By Mackenzie Kuhl – [email protected]

Many members of our CSB/SJU community have said, or at least thought about saying, that the video of the “build that wall” chant on the Link was not the “correct” way for expressing discontent within the community. I’d like to reiterate a point from the “Our View” section of the Feb. 10 issue written by The Record staff.

A harsh reality all of us must face together is that parts of our community were already broken before the release of this video, and some of us have had the ability to ignore, internalize and dismiss the parts or people of our community that were suffering most.

As the word “community” can be a term frequently thrown around on campus, it is important to understand the responsibility that comes with maintaining a healthy and thriving community before we can reap the benefits that come with having a strong one.

As defined by our handy friend Google, a community is “a feeling of fellowship with others, as a result of sharing common attitudes, interests and goals through joint ownership and liability.”

CSB/SJU, right now, we are ALL liable to the hurt our community is experiencing, no matter the context.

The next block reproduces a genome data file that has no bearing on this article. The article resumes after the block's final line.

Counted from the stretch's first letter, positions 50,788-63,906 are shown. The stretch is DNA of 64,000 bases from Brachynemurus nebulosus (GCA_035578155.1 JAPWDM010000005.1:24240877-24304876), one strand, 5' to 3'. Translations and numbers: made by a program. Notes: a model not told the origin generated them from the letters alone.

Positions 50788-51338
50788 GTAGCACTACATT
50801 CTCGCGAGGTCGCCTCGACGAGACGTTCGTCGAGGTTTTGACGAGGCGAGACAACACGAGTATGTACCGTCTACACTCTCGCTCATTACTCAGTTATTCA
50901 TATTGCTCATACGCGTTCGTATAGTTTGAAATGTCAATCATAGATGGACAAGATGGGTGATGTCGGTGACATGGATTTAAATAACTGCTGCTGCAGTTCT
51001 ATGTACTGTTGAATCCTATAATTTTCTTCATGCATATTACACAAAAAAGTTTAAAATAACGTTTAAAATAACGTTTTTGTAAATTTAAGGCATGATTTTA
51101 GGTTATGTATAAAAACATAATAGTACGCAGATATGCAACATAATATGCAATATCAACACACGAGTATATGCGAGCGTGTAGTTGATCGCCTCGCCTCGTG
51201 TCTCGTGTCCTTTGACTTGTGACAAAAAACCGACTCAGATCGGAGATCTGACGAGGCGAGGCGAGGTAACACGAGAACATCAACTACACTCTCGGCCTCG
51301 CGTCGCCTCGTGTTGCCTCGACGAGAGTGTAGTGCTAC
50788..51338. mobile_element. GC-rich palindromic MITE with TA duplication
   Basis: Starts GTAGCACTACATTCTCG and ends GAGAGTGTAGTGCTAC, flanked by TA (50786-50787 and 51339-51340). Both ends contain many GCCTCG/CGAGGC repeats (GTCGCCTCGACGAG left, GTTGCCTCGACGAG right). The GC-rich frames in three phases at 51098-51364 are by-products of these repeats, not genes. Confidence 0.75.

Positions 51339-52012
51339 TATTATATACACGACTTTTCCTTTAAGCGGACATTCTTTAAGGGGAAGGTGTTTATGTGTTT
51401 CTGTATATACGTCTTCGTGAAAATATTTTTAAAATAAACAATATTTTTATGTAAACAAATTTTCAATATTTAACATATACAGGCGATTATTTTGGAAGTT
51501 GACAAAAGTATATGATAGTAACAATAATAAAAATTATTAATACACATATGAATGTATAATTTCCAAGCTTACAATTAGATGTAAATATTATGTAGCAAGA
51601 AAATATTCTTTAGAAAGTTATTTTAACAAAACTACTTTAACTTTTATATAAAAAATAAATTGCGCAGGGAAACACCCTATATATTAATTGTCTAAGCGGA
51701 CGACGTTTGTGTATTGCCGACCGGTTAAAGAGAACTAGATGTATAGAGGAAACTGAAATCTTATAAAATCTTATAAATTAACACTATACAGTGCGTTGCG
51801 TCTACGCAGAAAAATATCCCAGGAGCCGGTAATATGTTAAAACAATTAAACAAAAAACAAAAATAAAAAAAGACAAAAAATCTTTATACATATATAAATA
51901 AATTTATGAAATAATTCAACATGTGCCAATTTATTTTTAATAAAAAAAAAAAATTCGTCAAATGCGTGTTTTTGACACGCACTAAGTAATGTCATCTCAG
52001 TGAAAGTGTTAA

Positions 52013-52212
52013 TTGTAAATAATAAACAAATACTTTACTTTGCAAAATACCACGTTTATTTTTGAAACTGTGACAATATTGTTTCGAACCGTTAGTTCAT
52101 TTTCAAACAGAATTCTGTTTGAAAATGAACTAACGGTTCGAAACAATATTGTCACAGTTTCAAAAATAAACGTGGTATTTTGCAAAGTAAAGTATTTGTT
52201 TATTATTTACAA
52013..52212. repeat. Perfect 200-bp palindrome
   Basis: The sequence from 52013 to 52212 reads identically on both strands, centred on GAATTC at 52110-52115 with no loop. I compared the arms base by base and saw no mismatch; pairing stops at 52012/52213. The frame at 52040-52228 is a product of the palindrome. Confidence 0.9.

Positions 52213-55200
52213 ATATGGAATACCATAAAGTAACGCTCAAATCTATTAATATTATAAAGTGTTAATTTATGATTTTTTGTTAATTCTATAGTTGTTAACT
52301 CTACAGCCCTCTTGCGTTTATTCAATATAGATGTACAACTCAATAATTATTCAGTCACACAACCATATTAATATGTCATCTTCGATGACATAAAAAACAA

It is an aspect of living in community that we are not frequently reminded of, and therefore builds resentment among community members when difficult times approach us.

Ultimately, I believe this video is an opportunity for us, CSB/SJU. This is an opportunity for us to start a movement to participate in dialogue through active listening and mutual respect.

There is no doubt CSB/SJU has diversity in opinion, appearance, personal history and thought. We’ve let public figures, Twitter and even our Facebook
comments speak our grievances for us for so long that we have forgotten what it means to initiate real face-to-face dialogue.

Too many times I have sat in silent classrooms waiting for other students to share conflicting perspectives, or I have taken part in conversations with the dismissive phrase “Oh, that’s interesting” used instead of challenging questions being raised.

On top of that, many times before we will truly listen, the “other side” must validate our grievances before we are to listen to theirs. It is easy then to default to not saying anything, and we, if we are a true community, cannot let that happen.

I know I am guilty of using these tactics at one point or another and having conflicting dialogue can be difficult, especially with friends. But having this dialogue is what our experience here is all about—heck, that’s what life is ultimately about: growing and evolving.

So I challenge us, CSB/SJU, to swallow our pride and do as Benedictines do and listen with the ear of our hearts—no matter how much our hearts want to be right.

This is the opinion of Mackenzie Kuhl, CSB sophomore